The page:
Mar 12 2024
Data Analytics

Q&A: How Dollar General Uses Data to Create New Digital Customer Experiences

Charlene Charles and Paul Bucalo, who together lead the company’s efforts, discuss their progress with BizTech.

Dollar General is known for its ubiquitous physical footprint, especially in rural America, and for delivering value to its customers. It’s less known for creating modern digital experiences for them.

That’s changing. Charlene Charles, head of ­operations for the company’s DG Media Network, and Paul Bucalo, its senior director of digital and marketing technology, are striving to leverage data analytics and a targeted messaging strategy to deliver a more seamless experience to customers who are seeking value from the chain that calls itself “America’s general store.”

Charles and Bucalo spoke with BizTech Managing Editor Bob Keaveney about the progress of their efforts — and what comes next. 

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BIZTECH: Who is the typical Dollar General customer?

Charles: When you think of our typical customer, think rural America. Eighty percent of the communities that we serve have 20,000 people or fewer. They are tight-knit communities. In terms of what they look like, most often they’re families.

We have over 19,000 locations, and people are looking for us to save them time and money. Those store locations equate to convenience, and we’re helping people find low prices on brand-name items.

We pride ourselves on going into communities that a lot of other retailers won’t or can’t and getting that hard-to-reach customer. Collectively, they have a lot of buying power.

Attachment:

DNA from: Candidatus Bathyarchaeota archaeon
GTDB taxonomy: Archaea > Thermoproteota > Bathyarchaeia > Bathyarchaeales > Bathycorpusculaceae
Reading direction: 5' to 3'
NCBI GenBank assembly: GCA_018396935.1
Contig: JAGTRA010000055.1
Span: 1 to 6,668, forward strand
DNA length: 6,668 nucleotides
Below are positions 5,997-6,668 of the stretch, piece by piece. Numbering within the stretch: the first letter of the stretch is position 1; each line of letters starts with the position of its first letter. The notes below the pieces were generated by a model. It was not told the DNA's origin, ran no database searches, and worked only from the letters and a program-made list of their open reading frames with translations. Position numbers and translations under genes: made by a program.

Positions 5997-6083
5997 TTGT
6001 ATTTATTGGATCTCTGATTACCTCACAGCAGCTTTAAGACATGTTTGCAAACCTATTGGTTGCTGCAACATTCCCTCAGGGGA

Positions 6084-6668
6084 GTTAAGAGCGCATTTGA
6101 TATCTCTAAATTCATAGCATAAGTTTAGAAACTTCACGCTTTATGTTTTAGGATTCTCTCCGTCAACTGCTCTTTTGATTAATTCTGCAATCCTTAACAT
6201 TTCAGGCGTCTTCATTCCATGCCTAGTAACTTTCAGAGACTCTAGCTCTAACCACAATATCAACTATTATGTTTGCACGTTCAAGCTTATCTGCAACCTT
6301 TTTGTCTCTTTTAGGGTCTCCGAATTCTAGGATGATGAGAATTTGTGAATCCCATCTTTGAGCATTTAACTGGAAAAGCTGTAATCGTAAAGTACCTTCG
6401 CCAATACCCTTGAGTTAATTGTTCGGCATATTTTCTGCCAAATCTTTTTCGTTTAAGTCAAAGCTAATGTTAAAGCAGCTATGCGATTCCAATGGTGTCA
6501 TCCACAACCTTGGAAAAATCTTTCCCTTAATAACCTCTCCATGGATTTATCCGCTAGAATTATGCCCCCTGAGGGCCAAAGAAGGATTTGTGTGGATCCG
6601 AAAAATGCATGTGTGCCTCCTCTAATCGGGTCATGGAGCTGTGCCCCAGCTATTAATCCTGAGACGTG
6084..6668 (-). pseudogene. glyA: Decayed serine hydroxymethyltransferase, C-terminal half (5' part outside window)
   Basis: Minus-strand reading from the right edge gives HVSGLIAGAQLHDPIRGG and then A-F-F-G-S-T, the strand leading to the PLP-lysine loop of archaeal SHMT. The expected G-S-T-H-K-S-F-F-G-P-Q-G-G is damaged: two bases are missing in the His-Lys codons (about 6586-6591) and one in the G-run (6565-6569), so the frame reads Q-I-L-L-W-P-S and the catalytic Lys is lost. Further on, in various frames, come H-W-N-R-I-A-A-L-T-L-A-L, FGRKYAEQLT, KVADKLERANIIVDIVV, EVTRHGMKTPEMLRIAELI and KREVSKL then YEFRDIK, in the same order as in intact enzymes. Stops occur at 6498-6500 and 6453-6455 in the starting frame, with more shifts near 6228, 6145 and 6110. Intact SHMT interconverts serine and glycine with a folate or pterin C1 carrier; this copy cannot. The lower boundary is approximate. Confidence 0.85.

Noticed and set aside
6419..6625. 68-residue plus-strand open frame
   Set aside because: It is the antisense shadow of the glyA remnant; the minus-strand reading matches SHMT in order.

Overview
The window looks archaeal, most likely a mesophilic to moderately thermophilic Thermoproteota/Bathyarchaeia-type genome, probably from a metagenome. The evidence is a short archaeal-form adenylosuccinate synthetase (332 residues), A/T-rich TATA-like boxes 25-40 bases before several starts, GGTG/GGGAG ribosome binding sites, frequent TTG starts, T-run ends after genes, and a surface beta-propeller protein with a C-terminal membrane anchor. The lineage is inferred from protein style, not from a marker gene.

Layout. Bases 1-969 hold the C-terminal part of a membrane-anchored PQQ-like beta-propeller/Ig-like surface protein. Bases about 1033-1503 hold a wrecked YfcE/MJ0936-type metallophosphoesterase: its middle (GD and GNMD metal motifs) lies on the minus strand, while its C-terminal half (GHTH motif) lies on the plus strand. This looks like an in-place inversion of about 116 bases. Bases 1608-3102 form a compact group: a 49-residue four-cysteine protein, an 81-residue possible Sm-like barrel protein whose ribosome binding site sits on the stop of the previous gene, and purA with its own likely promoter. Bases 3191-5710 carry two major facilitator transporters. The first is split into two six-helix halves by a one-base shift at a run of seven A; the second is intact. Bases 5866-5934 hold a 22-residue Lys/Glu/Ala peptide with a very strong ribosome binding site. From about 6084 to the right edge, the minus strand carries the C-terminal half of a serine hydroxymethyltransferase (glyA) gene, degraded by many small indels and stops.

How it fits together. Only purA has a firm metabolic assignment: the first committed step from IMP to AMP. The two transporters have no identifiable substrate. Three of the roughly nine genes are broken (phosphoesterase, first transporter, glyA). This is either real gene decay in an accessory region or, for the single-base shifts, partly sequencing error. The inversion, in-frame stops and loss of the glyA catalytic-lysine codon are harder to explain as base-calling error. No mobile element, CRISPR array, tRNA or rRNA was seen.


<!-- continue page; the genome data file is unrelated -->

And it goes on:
BIZTECH: How digitally savvy are your customers?

Charles: I’ve been using the term “myth-busters” a lot. We have information indicating that our customers who digitally engage with us are twice as p­roductive as the average customer; they’re much more engaged with us in the stores. Our shoppers do a lot online before they go into a store. They pre-shop, they make lists and check prices, they look at our digital coupons and cash-back offers. They’re looking at it as, “How do I get everything in order before I go to my local DG?” They’re very digitally engaged, and we see it over and over: They engage with us online and then go to the store to buy.

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Charlene Charles


BIZTECH: This cohort of consumers engages digitally with your brand differently than with other retailers. What’s your digital strategy?

Charles: For us, when you say “cohort,” that suggests that everyone is either analog or online, and we see it as more of a spectrum. So, we’re keeping that omnichannel approach: We’re diversifying our touchpoints to ensure that we’re talking to everyone, wherever they are in their journey, whether that’s email, connected TV, Meta or our website, and we still do print in some areas.

BIZTECH:You’ve spoken about the importance of providing a consistent experience for customers online and in store. How does that play out at Dollar General?